Test yourself with this scenario. Which are you going to buy, Property A or Property B? Property A is in Boon Lay, 15 minutes away from the MRT station. Rental yield is at 3%, but it can be difficult to find tenants. It is valuated at $1 million and the seller is asking for $500 million.
Property B is in Toa Payoh, 1 minute away from the MRT station. Rental yield is at 6%, and it’s real easy to get tenants. But here’s the catch: Although it is valuated at $1 million, the seller is asking for $2 million.
Which will you buy, and why?
On the one hand, the Boon Lay property is a great steal, selling at virtually half-price. On the other, you can expect immediate tenancy at the Toa Payoh property, which almost guarantees an annual 6% return on your investment. Weighing the pros and cons in mind, you probably have formed an answer of your own by now. Whatever your decision was – it was formed probably based on certain personal biases.
What if the same scenario were applied to the stock market? Which would you invest in: A penny stock group which has a high net asset value (NAV), low dividend yield and low stock price, or a blue-chip household name which has a high dividend yield but a stock price almost twice that of its NAV?
Is there a way to evaluate value without letting personal biases get in the way?
Yes, there is. Welcome to the Value Investing Mastery Course developed by Alvin Chow and Louis Koay of BigFatPurse. Don’t be mistaken – this is a course about evaluating stocks, not property.
I was invited to sit in one Saturday when the guys were running this course at their cosy office in MacDonald House. Now, here’s where I make an embarrassing admission: I tend to doze off during seminars, speeches, Transformer movies and all manner of classes. But I didn’t feel sleepy at all at this one! I was expecting to be vaguely introduced to their methods, with a sales pitch to attend yet another more expensive course to gain access to their mathematical formulas, but I am happy to report that this is not the case.
Thoughtfully designed for people who have full-time day jobs, this is a power-packed one-day course which teaches you a method to screen stocks using a scientific Conservative Net Asset Value (CNAV) method.
The method applies three filters to take the guesswork out of the stock-screening process.
- CNAV1. While NAV = total assets minus total liabilities, CNAV1 = good assets minus total liabilities. More applicable to property-related stocks.
- Profitability, Operational efficiency and Financial stability (POF) score.
- CNAV2. CNAV2 = good assets + 50% x Income Generating Assets minus total liabilities. Applicable to all stocks.
Students were kept busy with calculations (bring a calculator!), a game involving real money (bring a $10 note!) and learning how to evaluate financial statements (an invaluable skill in itself!).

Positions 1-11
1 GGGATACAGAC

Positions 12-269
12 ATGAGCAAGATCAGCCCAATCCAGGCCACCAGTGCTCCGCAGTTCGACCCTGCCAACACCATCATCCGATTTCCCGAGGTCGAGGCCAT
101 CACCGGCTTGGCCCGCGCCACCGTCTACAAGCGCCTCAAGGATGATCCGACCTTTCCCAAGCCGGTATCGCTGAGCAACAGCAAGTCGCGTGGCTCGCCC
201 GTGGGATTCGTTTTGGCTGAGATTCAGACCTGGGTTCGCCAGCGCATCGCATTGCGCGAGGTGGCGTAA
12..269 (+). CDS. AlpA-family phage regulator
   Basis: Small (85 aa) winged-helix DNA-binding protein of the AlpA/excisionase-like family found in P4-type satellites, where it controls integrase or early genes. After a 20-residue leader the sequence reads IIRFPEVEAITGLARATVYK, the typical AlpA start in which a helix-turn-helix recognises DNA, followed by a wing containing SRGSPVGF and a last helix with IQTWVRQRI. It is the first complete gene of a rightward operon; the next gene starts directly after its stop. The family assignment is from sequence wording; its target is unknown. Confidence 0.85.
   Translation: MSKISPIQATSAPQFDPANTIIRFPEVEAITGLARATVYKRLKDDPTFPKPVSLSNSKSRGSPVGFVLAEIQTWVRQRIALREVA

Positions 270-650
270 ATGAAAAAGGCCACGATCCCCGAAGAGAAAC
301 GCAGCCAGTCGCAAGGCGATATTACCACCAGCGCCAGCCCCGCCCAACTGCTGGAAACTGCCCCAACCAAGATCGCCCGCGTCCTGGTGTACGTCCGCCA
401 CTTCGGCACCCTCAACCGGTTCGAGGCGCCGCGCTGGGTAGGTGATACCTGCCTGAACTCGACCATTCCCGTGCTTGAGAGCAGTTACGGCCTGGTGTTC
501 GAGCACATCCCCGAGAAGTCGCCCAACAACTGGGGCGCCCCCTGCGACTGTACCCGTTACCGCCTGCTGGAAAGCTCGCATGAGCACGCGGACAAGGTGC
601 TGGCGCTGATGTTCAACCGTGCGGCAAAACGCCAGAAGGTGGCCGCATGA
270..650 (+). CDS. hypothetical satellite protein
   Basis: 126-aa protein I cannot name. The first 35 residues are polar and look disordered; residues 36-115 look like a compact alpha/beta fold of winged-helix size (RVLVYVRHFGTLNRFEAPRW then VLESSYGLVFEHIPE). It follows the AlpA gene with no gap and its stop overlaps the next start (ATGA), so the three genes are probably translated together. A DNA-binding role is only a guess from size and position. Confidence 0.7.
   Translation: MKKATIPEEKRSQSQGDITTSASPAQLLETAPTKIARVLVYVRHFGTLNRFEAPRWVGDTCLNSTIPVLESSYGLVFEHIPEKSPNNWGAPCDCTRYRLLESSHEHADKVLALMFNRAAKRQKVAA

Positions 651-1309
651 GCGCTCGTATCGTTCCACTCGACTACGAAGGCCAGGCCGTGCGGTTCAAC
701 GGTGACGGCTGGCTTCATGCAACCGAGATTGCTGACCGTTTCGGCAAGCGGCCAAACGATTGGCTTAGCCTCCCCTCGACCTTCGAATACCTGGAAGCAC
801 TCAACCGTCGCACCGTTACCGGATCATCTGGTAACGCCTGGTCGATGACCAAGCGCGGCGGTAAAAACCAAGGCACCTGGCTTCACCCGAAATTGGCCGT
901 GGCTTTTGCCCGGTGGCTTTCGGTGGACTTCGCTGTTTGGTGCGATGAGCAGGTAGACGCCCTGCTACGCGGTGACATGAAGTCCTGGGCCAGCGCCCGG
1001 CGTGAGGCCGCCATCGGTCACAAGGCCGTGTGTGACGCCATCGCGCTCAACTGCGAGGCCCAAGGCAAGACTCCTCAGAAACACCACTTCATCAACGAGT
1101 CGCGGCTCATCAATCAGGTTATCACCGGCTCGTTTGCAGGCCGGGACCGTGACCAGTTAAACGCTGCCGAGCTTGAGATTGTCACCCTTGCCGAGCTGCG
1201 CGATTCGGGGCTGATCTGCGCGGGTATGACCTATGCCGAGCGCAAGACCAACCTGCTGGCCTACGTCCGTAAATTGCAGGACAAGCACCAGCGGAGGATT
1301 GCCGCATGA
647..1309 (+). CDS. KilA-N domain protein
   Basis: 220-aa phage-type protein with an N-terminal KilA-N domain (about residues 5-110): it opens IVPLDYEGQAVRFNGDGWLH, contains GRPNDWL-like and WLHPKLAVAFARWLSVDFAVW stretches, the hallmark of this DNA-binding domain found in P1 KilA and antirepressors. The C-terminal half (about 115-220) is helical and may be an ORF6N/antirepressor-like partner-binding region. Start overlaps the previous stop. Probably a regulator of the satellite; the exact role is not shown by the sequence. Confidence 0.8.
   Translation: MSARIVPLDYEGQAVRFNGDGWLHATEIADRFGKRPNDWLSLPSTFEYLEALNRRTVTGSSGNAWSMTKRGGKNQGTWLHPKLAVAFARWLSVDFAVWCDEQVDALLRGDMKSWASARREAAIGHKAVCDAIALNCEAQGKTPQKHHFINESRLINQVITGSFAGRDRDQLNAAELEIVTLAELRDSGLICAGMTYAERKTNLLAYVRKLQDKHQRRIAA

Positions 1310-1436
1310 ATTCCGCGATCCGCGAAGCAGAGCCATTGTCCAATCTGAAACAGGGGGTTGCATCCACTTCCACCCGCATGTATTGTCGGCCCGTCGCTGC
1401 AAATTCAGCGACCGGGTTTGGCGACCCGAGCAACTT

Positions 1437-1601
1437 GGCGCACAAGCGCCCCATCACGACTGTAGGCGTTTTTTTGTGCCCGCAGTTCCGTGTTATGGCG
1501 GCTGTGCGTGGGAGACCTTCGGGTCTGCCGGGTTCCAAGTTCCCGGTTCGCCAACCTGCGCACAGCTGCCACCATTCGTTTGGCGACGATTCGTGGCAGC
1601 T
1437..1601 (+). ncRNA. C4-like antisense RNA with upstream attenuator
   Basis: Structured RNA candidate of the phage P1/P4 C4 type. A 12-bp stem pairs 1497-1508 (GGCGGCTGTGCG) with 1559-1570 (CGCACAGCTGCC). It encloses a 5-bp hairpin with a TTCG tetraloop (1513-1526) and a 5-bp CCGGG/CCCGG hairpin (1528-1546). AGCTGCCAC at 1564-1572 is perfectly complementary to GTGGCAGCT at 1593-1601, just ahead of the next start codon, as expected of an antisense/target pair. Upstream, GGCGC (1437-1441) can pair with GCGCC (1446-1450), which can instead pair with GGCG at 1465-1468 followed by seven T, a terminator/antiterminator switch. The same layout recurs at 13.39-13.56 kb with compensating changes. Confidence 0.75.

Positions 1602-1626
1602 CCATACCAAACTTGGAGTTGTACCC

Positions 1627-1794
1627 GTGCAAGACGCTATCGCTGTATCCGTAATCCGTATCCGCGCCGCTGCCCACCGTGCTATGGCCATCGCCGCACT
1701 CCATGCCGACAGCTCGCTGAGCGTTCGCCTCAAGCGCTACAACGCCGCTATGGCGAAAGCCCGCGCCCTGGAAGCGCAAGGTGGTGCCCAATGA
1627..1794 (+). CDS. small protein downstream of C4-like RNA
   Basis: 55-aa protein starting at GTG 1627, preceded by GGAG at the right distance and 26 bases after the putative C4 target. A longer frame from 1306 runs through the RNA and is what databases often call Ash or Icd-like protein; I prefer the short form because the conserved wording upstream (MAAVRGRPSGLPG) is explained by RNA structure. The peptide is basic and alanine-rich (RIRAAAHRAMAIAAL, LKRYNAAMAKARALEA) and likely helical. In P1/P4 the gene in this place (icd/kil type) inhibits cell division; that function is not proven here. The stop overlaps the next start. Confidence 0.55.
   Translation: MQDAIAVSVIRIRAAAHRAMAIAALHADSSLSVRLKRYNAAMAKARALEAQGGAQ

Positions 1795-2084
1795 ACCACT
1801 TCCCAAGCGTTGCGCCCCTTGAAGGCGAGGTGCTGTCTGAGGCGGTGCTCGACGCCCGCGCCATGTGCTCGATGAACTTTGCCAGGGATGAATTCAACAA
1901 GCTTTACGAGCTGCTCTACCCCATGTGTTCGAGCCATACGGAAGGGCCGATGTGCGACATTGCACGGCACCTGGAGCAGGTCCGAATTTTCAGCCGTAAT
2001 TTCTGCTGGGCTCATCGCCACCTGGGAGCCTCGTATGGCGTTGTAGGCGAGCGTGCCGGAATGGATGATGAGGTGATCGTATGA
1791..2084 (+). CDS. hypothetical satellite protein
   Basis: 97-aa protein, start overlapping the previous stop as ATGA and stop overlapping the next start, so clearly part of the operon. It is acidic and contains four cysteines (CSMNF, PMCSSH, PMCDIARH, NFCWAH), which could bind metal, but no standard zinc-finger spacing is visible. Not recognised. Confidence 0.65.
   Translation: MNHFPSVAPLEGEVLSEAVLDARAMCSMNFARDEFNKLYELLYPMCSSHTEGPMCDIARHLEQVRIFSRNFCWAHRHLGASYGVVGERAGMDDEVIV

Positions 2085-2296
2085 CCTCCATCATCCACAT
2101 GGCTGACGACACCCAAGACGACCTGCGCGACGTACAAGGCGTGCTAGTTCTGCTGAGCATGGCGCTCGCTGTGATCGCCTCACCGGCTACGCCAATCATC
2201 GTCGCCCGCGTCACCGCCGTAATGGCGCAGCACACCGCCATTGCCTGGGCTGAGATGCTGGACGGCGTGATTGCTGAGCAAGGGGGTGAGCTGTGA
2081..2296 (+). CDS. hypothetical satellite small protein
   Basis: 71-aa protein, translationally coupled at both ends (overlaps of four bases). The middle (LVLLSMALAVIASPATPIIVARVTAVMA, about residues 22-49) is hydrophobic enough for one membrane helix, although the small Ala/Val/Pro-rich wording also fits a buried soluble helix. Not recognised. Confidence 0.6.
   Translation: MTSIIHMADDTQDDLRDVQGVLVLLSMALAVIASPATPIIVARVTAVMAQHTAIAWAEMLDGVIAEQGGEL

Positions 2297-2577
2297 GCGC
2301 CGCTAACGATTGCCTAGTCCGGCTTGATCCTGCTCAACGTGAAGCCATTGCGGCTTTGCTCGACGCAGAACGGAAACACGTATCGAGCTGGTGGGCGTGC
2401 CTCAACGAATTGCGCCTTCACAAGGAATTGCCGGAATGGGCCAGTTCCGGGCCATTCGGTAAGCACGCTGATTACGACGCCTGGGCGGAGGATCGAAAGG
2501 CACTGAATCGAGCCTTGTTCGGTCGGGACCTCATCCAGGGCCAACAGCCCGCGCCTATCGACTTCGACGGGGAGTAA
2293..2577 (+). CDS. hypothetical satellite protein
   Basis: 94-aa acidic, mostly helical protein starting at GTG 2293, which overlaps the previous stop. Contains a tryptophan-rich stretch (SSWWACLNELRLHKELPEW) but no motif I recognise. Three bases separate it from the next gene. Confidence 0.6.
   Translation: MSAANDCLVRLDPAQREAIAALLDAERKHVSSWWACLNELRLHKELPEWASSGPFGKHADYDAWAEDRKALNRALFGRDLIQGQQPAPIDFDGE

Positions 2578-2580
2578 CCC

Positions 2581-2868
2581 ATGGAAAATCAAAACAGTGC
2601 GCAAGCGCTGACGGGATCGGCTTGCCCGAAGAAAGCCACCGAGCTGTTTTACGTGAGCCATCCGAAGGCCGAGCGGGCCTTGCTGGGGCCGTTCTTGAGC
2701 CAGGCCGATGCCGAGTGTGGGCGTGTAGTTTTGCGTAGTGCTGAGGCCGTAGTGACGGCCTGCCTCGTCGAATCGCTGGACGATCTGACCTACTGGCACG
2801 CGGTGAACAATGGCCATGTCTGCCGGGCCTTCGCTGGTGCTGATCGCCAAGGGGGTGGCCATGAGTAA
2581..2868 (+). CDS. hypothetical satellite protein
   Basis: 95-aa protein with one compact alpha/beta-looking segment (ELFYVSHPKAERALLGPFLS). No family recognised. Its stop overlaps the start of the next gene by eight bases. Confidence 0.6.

The essence of the CNAV strategy was to use these three filters to evaluate whether the current stock price of a certain company is a good bargain, so you can safely invest in it with a huge margin of safety and profitability.
The key takeaways the CNAV strategy really appealed to me:
- Sieve out small companies doing unsexy businesses, but whose stock prices are currently undervalued (otherwise known as the Little Ugly Monster stocks).
- Don’t take profit too soon; Many investors tend to be overly excited when they start to see gains on their stocks and cannot wait to cash in on their gains. The CNAV strategy provides you with a target price to sell based on the Net Asset Value (NAV) of the stock. This takes the guesswork and the emotions out of your decision.
- Many of the stocks have a profit target of more than 100% on their purchase prices. This may take a while to materialise, hence it is suggested that an investor should start with at least five and work towards having 18 stocks in his or her portfolio.
- After letting the numbers speak for themselves, do due diligence on the management of the company. If top brass are also shareholders, they have more vested interests in the growth of the company and won’t let stock price plummet.
Alvin Chow started bigfatpurse.com as a blog in 2007 to document his journey in the financial markets. Being retail investors and non finance professionals themselves, the BFP guys know how to break down facts and figures into layman, bite-sized nuggets of information even I, a mathematical idiot, can digest.
After attending this course, it basically means that I can pore over a company’s financial statement, and make a rational evaluation as to its investment value – a skill I value at higher than $98, which is the course fee. But the thing is, there are 800 stocks in Singapore, with 400 of them are priced below NAV – am I going to sift through all of them in order to handpick five for my portfolio?
The good people at BigFatPurse have it all thought out. They have created a database of all the stocks in the Singapore market which you can purchase via a monthly subscription. For the busy investor looking to build a portfolio of undervalued stocks, the database is invaluable!
If you’re still relying on tips and IPO releases to help you find the next good stock to invest in, don’t. Attend this course now and you’ll see that your $98 is a worthy investment itself.
Value Investing Mastery Course
When: They hold a class every month, next one is coming up on July 19.
Timing: 9 am to 6.30 pm
Where: MacDonald House (A three-minute walk from Dhoby Ghaut MRT station)
Website: http://www.bigfatpurse.com/vimc [Alvinology readers get a 10% discount when you use the discount code: ‘ALVIN’ during the checkout]